Suppose you were told that the president would agree to a budget-balancing plan that exempts over half of total spending from cuts and requires that half the cuts come from defense. Further, suppose you were told that the plan would require cuts in affected areas of 10 to 15 percent over 4 consecutive years, while outlays in unaffected programs such as Social Security would rise steadily at about 7 percent a year.
Given these facts, you might suppose that a deficit reduction plan weighted against defense and in favor of Social Security might be justified by an imbalance between defense and social spending that had grown up over past years.
But consider the facts: since 1967, the year before Lyndon Johnson's guns-and-butter budget proposed a record peacetime deficit of $25 billion, the share of GNP devoted to entitlements -- including Social Security, Medicare and Medicaid -- has risen from 5.9 percent to 11.3 percent in 1985. Meanwhile, the share of GNP devoted to national defense has fallen from 9.2 percent in 1967 to 6.5 percent in 1985. Nondefense discretionary spending that finances government operations, grants to state and local governments, and research and education programs aimed at the young has stayed between 4 and 5 percent of GNP.
A clear pattern has developed. Defense spending is cyclical. It rose during the Vietnam conflict and fell sharply thereafter until 1981 when it reached 5.5 percent of GNP. In contrast, the growth of spending on entitlements has followed a steady, upward trend. During the decade between 1957 and 1967, spending on entitlements rose from 3.9 percent of GNP to 5.9 percent. It rose much more rapidly during the eight years after 1967, reaching 10.6 percent of GNP by 1975 and rising to over 11 percent of GNP in the 1980s.
It i the growth of spending on entitlements and other social programs that has made the guns-and- butter budget option far more expensive. Even Lyndon Johnson's 1968 guns-and-butter budget set outlays at 21 percent of GNP. In 1985 the guns-and- butter option, with defense at 6.5 percent of GNP instead of 1968's 9.8 percent, cost nearly 25 percent of GNP. The difference absent a tax increase has meant deficits running at about 5 percent of GNP.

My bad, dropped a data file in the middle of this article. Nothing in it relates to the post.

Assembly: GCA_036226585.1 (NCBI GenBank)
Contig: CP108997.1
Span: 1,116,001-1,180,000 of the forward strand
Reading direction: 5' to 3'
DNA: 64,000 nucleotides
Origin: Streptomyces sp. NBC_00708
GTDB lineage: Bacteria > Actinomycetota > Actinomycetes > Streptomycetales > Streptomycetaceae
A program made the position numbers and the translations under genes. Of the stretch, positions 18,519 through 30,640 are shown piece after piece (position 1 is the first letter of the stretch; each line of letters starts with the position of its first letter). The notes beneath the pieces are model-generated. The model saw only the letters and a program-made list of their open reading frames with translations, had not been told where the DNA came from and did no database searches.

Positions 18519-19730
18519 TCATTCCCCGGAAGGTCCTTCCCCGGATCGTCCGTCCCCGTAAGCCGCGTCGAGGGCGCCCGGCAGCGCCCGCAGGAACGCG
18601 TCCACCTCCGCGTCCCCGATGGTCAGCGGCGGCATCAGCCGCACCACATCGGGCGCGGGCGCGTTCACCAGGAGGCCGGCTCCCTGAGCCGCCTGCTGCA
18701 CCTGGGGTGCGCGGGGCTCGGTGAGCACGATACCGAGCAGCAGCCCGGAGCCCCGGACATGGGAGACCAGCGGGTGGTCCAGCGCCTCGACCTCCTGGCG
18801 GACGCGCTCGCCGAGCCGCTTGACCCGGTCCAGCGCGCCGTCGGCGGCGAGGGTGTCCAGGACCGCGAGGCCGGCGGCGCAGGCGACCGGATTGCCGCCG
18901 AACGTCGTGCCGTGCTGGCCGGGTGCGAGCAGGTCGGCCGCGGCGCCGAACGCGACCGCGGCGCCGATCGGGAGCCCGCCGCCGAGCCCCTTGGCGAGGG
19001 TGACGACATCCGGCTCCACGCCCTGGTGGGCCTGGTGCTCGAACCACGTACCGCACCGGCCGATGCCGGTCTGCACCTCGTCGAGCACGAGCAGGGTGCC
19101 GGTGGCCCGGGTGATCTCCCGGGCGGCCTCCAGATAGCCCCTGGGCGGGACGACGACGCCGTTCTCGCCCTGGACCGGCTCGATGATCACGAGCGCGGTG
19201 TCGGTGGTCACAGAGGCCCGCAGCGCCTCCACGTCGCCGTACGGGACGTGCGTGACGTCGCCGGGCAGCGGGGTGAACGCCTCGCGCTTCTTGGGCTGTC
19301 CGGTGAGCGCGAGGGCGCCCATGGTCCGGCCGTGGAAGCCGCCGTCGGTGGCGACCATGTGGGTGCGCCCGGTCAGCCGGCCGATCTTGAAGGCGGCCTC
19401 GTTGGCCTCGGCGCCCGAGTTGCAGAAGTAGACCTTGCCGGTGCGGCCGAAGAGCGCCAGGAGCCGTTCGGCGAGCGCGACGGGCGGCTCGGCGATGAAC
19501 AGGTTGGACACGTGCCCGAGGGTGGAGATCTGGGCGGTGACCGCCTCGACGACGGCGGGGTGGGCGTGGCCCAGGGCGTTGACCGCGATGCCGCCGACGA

The president's budget strategy has been to engineer a cyclical buildup in defense spending while shrinking overall spending to about 20 percent of GNP. This plan has not worked given the upward march of spending on economic entitlements, the failure to achieve sustained rapid economic growth and congressional resistance to virtual elimination of discretionary nondefense spending. Ruling out tax increases has disciplined neither Congress nor the president to slow spending growth enough to avoid large deficits that threaten the economic recovery and pile up overwhelming burdens on future generations.
As a measure that largely exempts from cuts the entitlements that constitute the fastest growing portion of spending, Gramm-Rudman is a bizarre piece of legislation for the president to have signed. It overlooks the historical anomaly of the deficit problem. Entitlements as a share of GNP have nearly doubled since the last defense buildup in the late 1960s. If he insists on continued growth in defense while agreeing not to slow the growth of spending on entitlements, the president has in effect ordained a tax increase.
There are three things that must be done to end the deficit dilemma. First, we must end the boom-and-bust cycle in the defense budget and acknowledge that defense spending should grow steadily at a real rate of 2 to 3 percent a year. That range is consistent with the real growth of the economy and consistent with the best estimates of the real growth of defense spending b the U.S.S.R. Second, we need to address the overly generous entitlements programs by omitting every other year the cost-of-living adjustments. A one-year COLA freeze for Social Security and other entitlements would save $80 billion over five years. A two-year freeze would save $185 billion over five years.
Finally, we must make a difficult choice. Without a return to irrational boom/bust defense spending, we must choose to moderate growth of entitlements for the elderly, sharply cut education and research programs for the young, raise taxes or some of each.
A sensible "some of each" formula would include the biannual COLA adjustment for entitlements, 2 to 3 percent real growth in defense spending and a 5 percent consumption tax. The consumption tax would yield about $100 billion annually, enough to put $15 billion toward deficit reduction and still lower tax rates to 30 percent or below.
Low-income taxpayers could be exempted from the consumption tax with tax credits. The low rates would provide an incentive for younger workers to concentrate on productive effort instead of searching for tax loopholes. A consumption tax removes the double tax on savings and helps to raise our low savings rate, thereby slowing our rapid rise in debt. As a levy on spending out of accumulated assets concentrated in the hands of well-to-do and older Americans, a consumption tax represents a transfer from old to young. That is a fair way to help pay for the rapid growth of entitlements of the last 20 years.
Gramm-Rudman will fail to survive in its current form. Its goal of a zero deficit in five years is unnecessarily harsh, and it precludes cuts in the fastest growing portion of spending. If Congress and the president would begin this year's budget cycle by remembering how we got into this deficit mess, they might find constructive ways to compromise. Neither Americans nor the rest of the world will be well served by a repeat of last year's budget fiasco.